Rule 3.6 Comment [5]: This instructive comment recognizes that there are certain subject areas that are dangerous. This comment characterizes the following areas as “certain subjects that are more likely than not to have a material prejudicial effect on a proceeding, particularly when they refer to a civil matter triable to a jury, a criminal matter, or any other proceeding that could result in incarceration. These subjects relate to:

  1. the character, credibility, reputation or criminal record of a party, suspect in a criminal investigation or witness, or the identity of a witness, or the expected testimony of a party or witness;
  2. in a criminal case or proceeding that could result in incarceration, the possibility of a plea of guilty to the offense or the existence or contents of any confession, admission, or statement given by a defendant or suspect or that person’s refusal or failure to make a statement;
  3. the performance or results of any examination or test or the refusal or failure of a person to submit to an examination or test, or the identity or nature of physical evidence expected to be presented;
  4. any opinion as to the guilt or innocence of a defendant or suspect in a criminal case or proceeding that could result in incarceration;
  5. information that the lawyer knows or reasonably should know is likely to be inadmissible as evidence in a trial and that would, if disclosed, create a substantial risk of prejudicing an impartial trial; or
  6. the fact that a defendant has been charged with a crime, unless there is included therein a statement explaining that the charge is merely an accusation and that the defendant is presumed innocent until and unless proven guilty.”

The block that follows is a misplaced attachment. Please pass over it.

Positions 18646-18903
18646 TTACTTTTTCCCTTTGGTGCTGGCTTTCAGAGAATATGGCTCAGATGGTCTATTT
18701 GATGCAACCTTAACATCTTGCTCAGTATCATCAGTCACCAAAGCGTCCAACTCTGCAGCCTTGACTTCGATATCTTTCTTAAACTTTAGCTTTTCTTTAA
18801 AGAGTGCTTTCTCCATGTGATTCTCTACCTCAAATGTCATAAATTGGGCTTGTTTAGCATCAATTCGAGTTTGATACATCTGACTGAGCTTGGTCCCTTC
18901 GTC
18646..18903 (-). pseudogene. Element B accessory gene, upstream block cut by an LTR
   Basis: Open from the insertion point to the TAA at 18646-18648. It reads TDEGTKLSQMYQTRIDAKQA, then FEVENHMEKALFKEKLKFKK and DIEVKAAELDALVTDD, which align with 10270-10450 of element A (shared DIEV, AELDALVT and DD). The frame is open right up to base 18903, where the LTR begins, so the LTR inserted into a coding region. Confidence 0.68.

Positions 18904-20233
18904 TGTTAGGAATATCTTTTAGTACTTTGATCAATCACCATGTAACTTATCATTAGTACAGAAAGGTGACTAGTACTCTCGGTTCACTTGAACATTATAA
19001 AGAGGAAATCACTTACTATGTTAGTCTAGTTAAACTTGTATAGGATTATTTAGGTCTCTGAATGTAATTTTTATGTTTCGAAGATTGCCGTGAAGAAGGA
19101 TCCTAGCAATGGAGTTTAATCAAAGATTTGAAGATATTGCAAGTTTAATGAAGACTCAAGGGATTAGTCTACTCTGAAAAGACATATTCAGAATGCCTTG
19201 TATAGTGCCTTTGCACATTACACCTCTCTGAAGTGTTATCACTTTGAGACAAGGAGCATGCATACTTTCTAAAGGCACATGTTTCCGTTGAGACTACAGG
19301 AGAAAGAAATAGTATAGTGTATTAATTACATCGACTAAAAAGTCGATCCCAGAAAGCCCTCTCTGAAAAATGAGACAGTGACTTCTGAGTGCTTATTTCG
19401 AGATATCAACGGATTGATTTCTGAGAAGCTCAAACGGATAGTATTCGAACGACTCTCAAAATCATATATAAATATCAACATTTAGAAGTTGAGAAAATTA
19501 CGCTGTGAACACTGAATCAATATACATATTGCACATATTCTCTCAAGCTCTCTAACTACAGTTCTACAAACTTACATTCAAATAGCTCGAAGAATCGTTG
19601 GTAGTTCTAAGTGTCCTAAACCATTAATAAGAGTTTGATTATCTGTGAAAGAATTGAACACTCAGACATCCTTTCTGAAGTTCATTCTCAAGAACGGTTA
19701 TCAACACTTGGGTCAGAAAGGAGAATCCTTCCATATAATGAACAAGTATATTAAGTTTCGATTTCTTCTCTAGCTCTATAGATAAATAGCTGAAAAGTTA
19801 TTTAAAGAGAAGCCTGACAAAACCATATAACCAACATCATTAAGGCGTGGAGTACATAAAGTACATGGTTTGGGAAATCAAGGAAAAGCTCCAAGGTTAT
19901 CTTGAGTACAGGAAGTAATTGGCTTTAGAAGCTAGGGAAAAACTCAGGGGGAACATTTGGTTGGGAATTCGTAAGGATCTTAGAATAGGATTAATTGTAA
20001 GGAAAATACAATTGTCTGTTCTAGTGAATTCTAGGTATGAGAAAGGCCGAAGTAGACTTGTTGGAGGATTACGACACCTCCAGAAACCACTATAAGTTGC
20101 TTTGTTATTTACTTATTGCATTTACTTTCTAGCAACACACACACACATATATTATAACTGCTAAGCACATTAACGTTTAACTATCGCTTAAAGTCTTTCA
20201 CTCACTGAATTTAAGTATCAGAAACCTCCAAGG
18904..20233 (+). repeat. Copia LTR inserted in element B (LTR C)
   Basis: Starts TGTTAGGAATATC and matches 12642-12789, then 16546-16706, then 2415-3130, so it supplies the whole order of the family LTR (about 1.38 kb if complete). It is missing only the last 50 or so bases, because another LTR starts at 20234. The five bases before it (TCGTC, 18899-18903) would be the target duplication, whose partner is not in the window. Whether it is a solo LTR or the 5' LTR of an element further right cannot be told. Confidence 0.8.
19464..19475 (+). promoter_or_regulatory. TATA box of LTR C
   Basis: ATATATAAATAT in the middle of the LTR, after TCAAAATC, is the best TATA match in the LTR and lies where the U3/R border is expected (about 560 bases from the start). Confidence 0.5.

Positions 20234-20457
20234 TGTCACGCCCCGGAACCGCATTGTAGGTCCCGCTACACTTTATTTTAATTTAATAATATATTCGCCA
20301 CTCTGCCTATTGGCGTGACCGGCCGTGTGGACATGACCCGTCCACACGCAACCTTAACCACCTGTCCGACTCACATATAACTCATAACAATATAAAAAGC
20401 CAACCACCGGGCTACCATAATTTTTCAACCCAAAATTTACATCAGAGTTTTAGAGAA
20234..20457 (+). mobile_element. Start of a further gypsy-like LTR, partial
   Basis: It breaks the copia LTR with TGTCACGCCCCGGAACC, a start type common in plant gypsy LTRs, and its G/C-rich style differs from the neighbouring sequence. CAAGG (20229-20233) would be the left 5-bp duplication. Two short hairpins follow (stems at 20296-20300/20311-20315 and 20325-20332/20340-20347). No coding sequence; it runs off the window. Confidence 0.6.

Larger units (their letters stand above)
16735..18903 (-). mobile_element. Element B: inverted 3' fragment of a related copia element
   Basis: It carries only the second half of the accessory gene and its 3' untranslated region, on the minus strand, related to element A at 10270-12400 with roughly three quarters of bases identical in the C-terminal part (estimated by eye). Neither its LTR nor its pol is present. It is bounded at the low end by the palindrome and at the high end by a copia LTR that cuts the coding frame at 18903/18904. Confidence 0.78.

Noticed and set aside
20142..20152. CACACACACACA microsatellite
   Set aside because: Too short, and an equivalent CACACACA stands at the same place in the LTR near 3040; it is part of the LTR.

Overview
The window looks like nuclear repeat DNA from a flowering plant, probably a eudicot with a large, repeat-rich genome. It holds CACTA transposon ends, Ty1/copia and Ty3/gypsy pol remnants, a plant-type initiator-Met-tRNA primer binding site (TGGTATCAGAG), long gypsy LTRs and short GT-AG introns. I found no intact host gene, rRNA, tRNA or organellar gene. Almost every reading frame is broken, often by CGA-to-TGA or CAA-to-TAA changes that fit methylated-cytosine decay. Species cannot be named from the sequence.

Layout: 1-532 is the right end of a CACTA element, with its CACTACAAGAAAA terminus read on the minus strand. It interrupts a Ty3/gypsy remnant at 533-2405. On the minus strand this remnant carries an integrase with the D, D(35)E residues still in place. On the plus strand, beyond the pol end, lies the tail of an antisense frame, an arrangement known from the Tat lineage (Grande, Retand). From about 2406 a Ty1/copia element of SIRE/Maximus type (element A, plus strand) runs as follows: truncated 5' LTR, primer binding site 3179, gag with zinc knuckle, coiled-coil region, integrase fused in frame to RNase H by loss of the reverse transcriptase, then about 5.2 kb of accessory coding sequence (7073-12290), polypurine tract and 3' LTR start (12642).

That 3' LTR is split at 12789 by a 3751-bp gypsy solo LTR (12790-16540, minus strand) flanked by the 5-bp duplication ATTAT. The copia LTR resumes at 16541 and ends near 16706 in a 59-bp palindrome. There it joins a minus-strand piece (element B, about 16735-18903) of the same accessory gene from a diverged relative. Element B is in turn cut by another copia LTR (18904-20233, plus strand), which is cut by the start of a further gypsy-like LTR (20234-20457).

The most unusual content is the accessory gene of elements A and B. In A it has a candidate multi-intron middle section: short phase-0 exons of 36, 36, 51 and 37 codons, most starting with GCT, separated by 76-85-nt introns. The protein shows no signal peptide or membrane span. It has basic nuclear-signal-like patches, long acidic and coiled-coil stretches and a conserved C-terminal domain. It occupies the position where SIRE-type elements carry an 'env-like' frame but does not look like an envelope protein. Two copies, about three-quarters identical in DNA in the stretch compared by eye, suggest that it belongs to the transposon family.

Note: These examples are critically important to take note of, as they represent subjects that were previously off limits under the previous ABA Canon DR 7-107, but are now permissible topics to discuss. However, although these areas are now permissible to discuss, this comment recognizes that these areas represent sensitive subjects that may be more likely than other areas to get a lawyer into trouble, and should potentially be avoided if possible. Rule 3.6 Comment [8] refers to Rule 3.8(f) regarding the additional duties that prosecutors have in connection with out-of-court statements about their cases.

Rule 3.8, Special Responsibilities of a Prosecutor, allows in subsection (f) statements that “are necessary to inform the public of the nature and extent of the prosecutor’s action and that serve a legitimate law enforcement purpose.” This section also specifies that a prosecutor in a criminal case shall not make out-of-court statements about their cases “that have a substantial likelihood of heightening public condemnation of the accused.”

The rule goes even further, however, and states that a prosecutor must “exercise reasonable care to prevent investigators, law enforcement personnel, employees or other persons assisting or associated with the prosecutor in a criminal case from making an extrajudicial statement that the prosecutor would be prohibited from making under Rule 3.6 or this rule.”

Comment [6] specifies that subsection (f) “requires a prosecutor to exercise reasonable care to prevent persons assisting or associated with the prosecutor from making improper extrajudicial statements, even when such persons are not under the direct supervision of the prosecutor.” The comment does, however, provide some further guidance on satisfying this responsibility, as it states that “[o]rdinarily, the reasonable care standard will be satisfied if the prosecutor issues the appropriate cautions to law- enforcement personnel and other relevant individuals.”